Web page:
Lucic is a player that could have plenty of value to a trade partner, but isn’t worth the $6 million the Bruins are paying him. A few years ago, Lucic brought toughness to the ice more often than not and his tenacity was a huge part of the “Big Bad Bruins” of modern day. With Krejci’s absence this year, it has become glaringly apparent that without one of the best passers in the game on his side, Lucic is a 3rd line caliber player. He rarely fights anymore and can be unnoticed on the ice for weeks at a time if he isn’t scoring. Among other players with around a $6 million cap hit, Travis Zajac and Jordan Staal are probably the only two who I would prefer Lucic over. Once Lucic’s contract is done after next season, he will want a long-term deal and a raise just as many of his teammates have received. It would be smart to deal the 26-year-old now to a team that has an excess of skill and lack of toughness.
The rest of the players should all be on the table. Granted, several of them have no movement or limited no movement clauses, but it’s time for this team to go in a new direction. See ya, Chris Kelly! No more untouchable third and fourth liners. Eriksson has looked better over these past two weeks, but it doesn’t make sense to put a player like him down on the third line for that type of money. Coach Julien, who recently had his contract extended, would be prying to Kelly’s legs as he leaves the locker room, but the NHL is changing and the Bruins must do the same.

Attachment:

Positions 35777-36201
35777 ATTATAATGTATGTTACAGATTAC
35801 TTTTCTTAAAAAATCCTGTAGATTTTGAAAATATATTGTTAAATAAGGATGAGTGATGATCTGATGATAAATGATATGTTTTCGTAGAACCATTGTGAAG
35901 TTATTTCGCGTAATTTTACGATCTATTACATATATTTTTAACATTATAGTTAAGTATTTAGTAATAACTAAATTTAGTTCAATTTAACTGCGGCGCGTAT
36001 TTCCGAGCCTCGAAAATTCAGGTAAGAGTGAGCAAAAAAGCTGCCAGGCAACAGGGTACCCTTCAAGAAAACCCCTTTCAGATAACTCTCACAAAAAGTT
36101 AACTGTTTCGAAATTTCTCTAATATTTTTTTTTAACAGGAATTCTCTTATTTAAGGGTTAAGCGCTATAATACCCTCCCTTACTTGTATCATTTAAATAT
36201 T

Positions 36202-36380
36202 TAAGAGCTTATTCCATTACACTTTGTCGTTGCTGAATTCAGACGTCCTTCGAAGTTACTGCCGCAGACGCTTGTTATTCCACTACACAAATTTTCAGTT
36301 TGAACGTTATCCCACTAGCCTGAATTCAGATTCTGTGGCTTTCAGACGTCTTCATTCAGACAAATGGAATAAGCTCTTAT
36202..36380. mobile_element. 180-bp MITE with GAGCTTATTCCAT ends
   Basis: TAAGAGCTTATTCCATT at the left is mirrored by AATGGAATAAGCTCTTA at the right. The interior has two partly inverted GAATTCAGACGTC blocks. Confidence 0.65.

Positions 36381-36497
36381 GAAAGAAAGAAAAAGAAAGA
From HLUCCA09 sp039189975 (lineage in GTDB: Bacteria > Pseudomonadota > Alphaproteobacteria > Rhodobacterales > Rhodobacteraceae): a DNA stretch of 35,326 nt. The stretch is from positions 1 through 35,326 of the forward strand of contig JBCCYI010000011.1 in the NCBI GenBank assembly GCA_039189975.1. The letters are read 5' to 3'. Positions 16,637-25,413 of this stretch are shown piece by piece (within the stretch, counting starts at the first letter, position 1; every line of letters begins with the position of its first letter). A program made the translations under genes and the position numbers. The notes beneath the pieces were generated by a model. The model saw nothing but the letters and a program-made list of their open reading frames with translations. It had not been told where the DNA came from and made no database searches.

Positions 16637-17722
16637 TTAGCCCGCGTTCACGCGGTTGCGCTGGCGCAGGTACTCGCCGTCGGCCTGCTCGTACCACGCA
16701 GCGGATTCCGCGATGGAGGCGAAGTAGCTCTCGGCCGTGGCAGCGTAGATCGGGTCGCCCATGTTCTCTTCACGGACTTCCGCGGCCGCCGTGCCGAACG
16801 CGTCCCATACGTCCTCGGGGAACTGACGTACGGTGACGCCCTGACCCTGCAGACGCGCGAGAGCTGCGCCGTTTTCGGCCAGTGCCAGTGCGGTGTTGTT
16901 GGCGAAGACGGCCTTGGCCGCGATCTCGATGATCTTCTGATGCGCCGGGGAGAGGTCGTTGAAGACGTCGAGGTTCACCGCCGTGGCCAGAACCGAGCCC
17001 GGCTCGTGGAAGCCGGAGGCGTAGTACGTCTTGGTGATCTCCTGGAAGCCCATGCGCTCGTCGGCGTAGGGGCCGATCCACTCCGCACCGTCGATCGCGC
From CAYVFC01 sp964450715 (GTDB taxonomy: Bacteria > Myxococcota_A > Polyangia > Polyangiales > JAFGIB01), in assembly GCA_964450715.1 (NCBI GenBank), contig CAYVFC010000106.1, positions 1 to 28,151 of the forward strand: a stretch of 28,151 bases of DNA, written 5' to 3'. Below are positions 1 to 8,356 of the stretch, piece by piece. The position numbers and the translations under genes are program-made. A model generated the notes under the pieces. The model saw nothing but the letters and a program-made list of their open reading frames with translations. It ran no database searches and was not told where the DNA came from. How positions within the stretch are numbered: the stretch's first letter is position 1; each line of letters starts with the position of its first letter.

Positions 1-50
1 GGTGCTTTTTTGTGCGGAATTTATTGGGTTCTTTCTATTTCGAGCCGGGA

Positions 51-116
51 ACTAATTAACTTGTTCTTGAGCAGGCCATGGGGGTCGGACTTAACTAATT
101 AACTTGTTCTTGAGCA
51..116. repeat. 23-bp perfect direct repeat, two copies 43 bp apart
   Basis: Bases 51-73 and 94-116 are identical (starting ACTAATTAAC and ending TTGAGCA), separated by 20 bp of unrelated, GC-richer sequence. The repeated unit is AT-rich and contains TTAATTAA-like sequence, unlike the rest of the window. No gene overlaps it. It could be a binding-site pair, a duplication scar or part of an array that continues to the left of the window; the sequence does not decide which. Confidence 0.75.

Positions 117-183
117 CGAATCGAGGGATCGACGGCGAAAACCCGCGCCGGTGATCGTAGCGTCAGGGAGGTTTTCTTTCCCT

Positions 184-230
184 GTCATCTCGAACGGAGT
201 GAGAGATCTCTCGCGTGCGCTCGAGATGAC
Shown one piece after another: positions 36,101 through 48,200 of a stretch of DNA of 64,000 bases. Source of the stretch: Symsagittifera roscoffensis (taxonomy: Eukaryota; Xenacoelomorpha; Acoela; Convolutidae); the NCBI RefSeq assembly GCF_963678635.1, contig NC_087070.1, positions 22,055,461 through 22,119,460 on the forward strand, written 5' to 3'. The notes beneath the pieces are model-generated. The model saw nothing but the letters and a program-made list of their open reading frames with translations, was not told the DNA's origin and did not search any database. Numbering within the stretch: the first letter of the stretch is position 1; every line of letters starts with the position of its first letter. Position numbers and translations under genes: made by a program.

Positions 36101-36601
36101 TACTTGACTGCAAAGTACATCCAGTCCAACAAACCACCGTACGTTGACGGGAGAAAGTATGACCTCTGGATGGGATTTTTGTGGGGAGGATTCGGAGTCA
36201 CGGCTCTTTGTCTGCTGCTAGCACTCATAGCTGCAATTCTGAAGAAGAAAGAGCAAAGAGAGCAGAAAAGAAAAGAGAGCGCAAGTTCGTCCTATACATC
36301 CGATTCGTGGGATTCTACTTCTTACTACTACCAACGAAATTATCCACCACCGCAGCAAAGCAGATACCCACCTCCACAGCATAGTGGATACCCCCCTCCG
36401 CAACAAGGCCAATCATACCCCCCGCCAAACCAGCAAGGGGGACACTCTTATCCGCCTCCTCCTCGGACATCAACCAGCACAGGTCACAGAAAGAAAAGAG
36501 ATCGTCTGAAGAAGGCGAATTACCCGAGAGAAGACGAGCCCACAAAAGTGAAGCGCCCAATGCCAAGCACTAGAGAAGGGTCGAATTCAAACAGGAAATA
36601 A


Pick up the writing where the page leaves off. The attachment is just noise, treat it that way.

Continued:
Harder, better, faster, stronger….Which one?
After the Habs sent the Bruins home in game seven, it was clear that the Bruins style of play wasn’t working. The two-way style of play that worked so well in the regular season didn’t work in the playoffs, but why?
When the Bruins won the Stanley Cup, Tim Thomas was a brick wall and the Bruins were able to win crucial games 1-0, 2-1, etc. Shutting down the opponent appeared easy and the offense didn’t need to be on point every night. The Bruins were also able to bully the Canucks and the system paid off in the B’s favor. The game is different now. The Canadiens roster is full of quick, skilled players that can create odd-man rushes and beat slower, tougher teams like the Bruins.
It looked like the Bruins were getting ready to change over to that type of game when they let Shawn Thornton walk this offseason, but lo and behold, there was Bobby Robins on opening night filling Thornton’s spot. Young guys like Seth Griffith and Craig Cunningham have shown glimpses of speed, but they don’t have high ceilings and won’t be able to beat solid defensive groups in the playoffs.
Players like Lucic are becoming more of a liability than a strength. A first line consisting of Krejci, Lucic, and player X against Jonathan Toews, Patrick Kane, and player X results in a Stanley Cup victory for the Blackhawks.